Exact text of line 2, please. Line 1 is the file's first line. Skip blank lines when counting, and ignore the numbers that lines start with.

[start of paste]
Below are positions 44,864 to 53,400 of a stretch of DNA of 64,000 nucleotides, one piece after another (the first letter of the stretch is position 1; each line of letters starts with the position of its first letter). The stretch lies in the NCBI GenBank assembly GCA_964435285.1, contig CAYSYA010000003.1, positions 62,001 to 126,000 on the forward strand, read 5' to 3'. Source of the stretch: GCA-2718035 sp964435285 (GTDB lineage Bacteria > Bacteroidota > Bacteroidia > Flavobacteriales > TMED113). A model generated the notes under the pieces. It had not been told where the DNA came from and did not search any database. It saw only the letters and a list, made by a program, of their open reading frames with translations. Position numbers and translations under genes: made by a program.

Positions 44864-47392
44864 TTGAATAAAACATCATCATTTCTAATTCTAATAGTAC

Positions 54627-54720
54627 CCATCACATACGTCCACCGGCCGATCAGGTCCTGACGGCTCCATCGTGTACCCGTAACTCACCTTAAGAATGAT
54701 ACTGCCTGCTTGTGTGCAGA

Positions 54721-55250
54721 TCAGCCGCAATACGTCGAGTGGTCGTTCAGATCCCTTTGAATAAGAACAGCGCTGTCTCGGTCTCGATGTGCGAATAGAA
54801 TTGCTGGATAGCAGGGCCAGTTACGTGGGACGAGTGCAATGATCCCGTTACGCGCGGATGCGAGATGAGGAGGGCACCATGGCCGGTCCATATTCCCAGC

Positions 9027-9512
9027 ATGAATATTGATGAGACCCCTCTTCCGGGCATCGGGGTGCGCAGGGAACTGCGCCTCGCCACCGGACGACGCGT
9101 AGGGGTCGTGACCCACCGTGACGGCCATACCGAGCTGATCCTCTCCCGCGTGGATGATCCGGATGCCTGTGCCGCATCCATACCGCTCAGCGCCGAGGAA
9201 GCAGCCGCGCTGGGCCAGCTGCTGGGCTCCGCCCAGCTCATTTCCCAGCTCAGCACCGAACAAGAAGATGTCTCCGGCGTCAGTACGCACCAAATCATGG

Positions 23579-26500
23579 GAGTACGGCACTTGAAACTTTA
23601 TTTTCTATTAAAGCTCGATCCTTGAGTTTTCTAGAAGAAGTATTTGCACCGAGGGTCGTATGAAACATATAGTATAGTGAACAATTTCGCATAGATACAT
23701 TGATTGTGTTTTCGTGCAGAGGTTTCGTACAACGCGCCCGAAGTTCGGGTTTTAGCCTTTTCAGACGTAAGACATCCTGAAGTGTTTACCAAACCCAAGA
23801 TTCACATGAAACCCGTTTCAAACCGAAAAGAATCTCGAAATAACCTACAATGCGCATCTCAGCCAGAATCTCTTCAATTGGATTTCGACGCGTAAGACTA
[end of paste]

Positions 44864-47392